“Coffee consumption and breast cancer risk among BRCA1 and BRCA2 mutation carriers,” International Journal of Cancer, January 2006
“Association of Coffee and Caffeine Intake With the Risk of Parkinson Disease,” Journal of the American Medical Association, May 2000
Perks of caffeine, exercise studies
“Efficacy of acute caffeine ingestion for short-term high-intensity exercise performance: a systematic review,” Journal of Strength and Conditioning, January 2010
“Caffeine lowers perceptual response and increases power output during high-intensity cycling,” Journal of Sports Sciences, February 2007
“Effect of Caffeine on LT, VT and HRVT,” International Journal of Sports Medicine, July 2012
“Caffeine intake improves intense intermittent exercise performance and reduces muscle interstitial potassium accumulation,” Journal of Applied Physiology, November 2011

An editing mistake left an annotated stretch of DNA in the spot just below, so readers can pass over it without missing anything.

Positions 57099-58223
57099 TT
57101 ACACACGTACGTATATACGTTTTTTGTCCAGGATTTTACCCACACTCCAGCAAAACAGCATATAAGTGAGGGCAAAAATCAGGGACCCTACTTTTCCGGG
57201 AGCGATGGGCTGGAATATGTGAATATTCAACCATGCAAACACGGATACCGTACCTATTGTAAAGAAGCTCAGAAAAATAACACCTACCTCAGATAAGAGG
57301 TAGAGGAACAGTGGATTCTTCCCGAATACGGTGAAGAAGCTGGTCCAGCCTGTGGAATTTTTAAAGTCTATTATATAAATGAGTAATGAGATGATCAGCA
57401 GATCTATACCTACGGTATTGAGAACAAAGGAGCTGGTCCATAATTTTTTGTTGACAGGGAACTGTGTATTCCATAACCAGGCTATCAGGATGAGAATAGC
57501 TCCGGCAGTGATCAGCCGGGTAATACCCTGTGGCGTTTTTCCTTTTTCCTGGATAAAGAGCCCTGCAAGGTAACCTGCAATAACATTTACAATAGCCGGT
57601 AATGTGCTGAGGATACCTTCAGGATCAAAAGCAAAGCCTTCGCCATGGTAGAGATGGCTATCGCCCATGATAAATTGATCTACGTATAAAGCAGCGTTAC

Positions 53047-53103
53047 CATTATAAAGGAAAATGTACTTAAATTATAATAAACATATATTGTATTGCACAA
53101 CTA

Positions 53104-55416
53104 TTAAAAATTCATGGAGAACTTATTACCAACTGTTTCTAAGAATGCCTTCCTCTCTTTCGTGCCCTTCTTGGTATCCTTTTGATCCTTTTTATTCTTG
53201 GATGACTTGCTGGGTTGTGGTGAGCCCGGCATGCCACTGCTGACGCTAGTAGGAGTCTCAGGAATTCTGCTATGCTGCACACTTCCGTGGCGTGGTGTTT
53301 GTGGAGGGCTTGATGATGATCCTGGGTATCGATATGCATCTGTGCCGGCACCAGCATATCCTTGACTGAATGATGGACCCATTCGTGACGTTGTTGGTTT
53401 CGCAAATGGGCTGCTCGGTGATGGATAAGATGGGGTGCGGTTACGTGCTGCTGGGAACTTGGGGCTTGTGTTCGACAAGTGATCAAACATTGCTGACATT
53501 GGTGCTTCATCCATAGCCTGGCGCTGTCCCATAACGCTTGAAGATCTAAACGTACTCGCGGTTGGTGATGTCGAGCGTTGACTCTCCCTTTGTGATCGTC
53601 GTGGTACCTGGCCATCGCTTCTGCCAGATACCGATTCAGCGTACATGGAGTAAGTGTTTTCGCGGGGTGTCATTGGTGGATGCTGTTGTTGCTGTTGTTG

“Caffeine has a small effect on 5-km running performance of well-trained and recreational runners,” Journal of Science and Medicine in Sport, April 2008
Caffeine and the heart in exercise
“Cardiac Arrest during Long-Distance Running Races,” New England Journal of Medicine, January 2012 download as PDF
“Transient Myocardial Tissue and Function Changes During a Marathon in Less Fit Marathon Runners,” Canadian Journal of Cardiology, October 2013
“Caffeine decreases exercise-induced myocardial flow reserve,” Journal of the American College of Cardiology, January 2006
“The rationale for pre-race aspirin to protect susceptible runners from sudden cardiac death during marathons: Deconstructing the Pheidippides conundrum,” World Journal of Cardiovascular Diseases, August 2013
“Pheidippides redux: reducing risk for acute cardiac events during marathon running,” American Journal of Medicine, July 2012
Jen A. Miller is a freelance writer based in the great Garden State. She has written about running for the New York Times, Runner’s World, Running Times, and New Jersey Monthly. She writes a running column for the Philadelphia Inquirer. She’ll be running her next marathon — slowly — in April 2014.